Lao Sabai

I remember the very first trip. It was August, which meant sticky days and a heat that swelled until the skies opened with a gush of rain. The rice paddies sparkled in a light I still can’t adequately describe. Radiant. Brilliant. Electric. Cliché. They were the very definition of green.

It was our first anniversary. We’d been working in Phnom Penh, and Jerry surprised me with tickets to Laos. We had just a few short days. We stayed first in Vientiane, visiting Buddhist temples trimmed in gold. We drank wild fruit smoothies at a mom-and-pop shop with a blender out front and a concrete picnic table where we could sit and watch the life walk by. Breakfast was homemade noodle soup on the Mekong with thick Lao coffee and sweet, condensed milk. The pace was slow, and there were no smartphones or Facebook or Twitter to detract from the moment.

Mid-trip, we flew to Phonsavanh on a tiny plane. When we landed, the airline staff informed us our return flight would be canceled because government officials had fully booked the next plane out. So even before we made it to town, we were forced to stay an extra day—and I called the office in Phnom Penh to say I’d be back late.

We trekked through mud at the Plain of Jars, and stayed at a little guesthouse with an en suite bathroom and a broken pipe. Our shower was a bucket. An old mosquito net covered the bed. And I’m pretty sure we had rats in the room at night. There was no 24-hour electricity at that time, so we spent the evening on the guesthouse porch, drinking lao lao by candlelight with another guest. We ate at a little restaurant that served a heap of fried noodles on a giant plate with a military spoon marked “U.S.” I bought that spoon. I still have it today. I had no idea then how much of my later life I’d dedicate to the investigation of the US military role in Laos.

There is a limitation in the work we do as journalists: our audience sees the end report, but it doesn’t see the everyday in between. It doesn’t see sunset on the river, and it doesn’t taste fresh mango with sticky rice at the end of a spicy meal. Our readers don’t see all the little things that feed us with the intrigue that propels our story, makes us want to go back again and again. And again.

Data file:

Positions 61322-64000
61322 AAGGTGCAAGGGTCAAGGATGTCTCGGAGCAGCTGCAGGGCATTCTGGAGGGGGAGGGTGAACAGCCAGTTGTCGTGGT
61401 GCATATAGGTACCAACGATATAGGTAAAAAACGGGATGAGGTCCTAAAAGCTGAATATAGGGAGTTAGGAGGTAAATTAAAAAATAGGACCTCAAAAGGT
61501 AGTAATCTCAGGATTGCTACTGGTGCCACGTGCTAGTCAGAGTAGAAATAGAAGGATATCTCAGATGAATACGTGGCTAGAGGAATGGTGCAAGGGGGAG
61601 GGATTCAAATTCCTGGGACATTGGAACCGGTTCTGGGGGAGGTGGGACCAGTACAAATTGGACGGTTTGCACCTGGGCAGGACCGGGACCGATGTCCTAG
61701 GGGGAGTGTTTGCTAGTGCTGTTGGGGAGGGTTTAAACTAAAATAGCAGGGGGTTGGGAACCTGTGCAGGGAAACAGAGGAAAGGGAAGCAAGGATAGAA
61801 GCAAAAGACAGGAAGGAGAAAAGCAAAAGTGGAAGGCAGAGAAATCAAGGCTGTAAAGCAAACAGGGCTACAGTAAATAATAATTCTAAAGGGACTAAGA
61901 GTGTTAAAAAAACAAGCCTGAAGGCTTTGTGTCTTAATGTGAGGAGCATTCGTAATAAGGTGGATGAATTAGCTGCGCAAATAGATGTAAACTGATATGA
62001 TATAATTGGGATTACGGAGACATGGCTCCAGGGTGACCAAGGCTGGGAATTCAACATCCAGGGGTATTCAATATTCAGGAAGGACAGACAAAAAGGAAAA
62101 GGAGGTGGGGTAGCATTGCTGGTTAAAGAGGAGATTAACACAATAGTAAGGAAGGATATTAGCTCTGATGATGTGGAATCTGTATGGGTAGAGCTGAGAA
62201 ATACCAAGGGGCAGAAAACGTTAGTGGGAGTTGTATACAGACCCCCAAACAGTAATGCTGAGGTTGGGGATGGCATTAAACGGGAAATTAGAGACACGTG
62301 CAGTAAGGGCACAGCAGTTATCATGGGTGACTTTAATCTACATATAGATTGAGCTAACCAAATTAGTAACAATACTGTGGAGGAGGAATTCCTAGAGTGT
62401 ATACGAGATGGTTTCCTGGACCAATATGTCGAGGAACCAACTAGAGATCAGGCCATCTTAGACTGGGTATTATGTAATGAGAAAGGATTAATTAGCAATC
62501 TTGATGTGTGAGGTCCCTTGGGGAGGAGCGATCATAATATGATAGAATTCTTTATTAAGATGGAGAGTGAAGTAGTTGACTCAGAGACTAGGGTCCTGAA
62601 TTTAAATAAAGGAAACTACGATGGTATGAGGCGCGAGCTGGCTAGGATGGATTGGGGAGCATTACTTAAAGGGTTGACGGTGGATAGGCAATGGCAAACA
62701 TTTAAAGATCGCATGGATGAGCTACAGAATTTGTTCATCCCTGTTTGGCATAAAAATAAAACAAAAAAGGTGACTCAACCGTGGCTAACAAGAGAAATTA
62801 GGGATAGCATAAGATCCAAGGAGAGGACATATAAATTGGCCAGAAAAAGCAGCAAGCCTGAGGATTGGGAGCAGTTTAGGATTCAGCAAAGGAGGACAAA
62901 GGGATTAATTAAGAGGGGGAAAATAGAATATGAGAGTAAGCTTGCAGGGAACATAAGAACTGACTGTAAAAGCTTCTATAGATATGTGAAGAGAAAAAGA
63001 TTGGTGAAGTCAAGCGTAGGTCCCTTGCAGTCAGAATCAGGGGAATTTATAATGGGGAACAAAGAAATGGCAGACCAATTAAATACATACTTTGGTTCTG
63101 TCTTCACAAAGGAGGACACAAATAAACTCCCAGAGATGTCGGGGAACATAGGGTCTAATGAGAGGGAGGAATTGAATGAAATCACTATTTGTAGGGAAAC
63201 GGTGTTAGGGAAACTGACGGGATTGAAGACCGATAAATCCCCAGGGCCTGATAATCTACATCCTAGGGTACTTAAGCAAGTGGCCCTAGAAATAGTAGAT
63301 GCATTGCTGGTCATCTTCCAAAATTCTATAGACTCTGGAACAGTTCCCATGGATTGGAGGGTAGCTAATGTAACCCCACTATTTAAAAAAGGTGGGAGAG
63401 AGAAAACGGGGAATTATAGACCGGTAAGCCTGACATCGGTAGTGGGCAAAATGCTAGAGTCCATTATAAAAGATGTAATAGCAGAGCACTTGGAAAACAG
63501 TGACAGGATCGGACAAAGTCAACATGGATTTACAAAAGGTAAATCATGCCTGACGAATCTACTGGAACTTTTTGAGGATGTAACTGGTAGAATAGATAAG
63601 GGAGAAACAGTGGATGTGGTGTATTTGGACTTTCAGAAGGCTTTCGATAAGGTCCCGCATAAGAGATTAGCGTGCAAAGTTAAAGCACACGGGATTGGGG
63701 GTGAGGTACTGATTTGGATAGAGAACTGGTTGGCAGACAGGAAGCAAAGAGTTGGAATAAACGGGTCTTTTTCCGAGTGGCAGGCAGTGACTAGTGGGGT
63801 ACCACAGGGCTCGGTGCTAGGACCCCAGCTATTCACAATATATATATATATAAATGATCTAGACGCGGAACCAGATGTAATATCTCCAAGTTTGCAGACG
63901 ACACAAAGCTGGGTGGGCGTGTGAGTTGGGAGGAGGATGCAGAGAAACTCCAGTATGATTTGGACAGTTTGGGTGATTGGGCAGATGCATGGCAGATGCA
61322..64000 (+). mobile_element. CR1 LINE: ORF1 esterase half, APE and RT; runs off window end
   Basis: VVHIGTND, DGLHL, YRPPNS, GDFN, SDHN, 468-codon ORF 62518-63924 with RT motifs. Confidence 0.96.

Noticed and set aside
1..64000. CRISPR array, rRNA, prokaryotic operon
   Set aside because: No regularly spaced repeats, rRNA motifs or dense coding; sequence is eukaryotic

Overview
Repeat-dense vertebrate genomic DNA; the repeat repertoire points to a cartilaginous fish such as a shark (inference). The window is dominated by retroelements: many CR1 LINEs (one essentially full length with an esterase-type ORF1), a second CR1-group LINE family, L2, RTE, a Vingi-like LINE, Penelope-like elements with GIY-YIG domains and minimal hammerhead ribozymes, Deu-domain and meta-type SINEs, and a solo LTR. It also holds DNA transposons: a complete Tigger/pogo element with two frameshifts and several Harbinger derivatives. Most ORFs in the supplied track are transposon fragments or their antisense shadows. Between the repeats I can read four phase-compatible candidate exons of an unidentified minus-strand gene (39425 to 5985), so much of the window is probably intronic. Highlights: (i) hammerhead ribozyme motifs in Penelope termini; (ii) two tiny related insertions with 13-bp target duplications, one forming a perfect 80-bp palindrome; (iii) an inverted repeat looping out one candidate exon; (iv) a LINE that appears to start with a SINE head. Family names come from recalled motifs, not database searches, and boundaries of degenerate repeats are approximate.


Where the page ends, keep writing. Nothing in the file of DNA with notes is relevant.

As many of you know, we’ve been working on a documentary film, the extension of our book. But even films and books have these same limitations. The story centers on problems; the dramatic question never rests on “a day in the life.”

So Jerry created this: a day in the life of Laos as we have seen. From sunrise to sunset, with rivers and monks and children at school; markets and temples, motos and boats.

It’s Lao Sabai: happy, healthy, relaxed. It’s the underlying story we experience every day that makes us love a place.

 

Last Suppers

The summer before my last semester of Journalism School (a long, long time ago), I had a fellowship at the Poynter Institute in St. Petersburg, Fla. My roommates and I lived in a sprawling apartment complex with a pool and hibiscus bushes in a tropical neighborhood surrounded by damp forests and dark lagoons. I kept my eyes peeled for alligators when I ran those roads.

Half a mile from Poynter was (is) the Dali Museum. I came home from that summer with a framed print of Dali’s surreal Sacrament of the Last Supper as a gift for my mother, a lifelong Catholic. That picture now hangs on the wall behind the dining table where my dad eats most every breakfast and lunch (but not dinner, because dinner he eats downstairs in the dining hall with other residents of his retirement community).

Lately, I’ve been thinking a lot about Last Suppers—appropriate, this Easter week. But the Last Suppers I’m thinking most about are those we cannot predict, and those that ultimately rest in memory as the final meals connecting us to people and places that shape who are are.

My Last Supper with Aunt Helen was a picnic celebration of my mom’s 80th birthday. I didn’t know it at the time, but that would be the last meal Helen and I shared, with plates on patio tables and dozens of others enjoying the warm sun of a summer afternoon in 2016.

Aunt Helen’s heart failed a few days ago. I was lucky to have talked with her last week, while she was still alert. And I was lucky to have seen her asleep, peaceful, just a couple of days before her death. But the outdoor party in 2016 will be my last memory of us eating and talking together.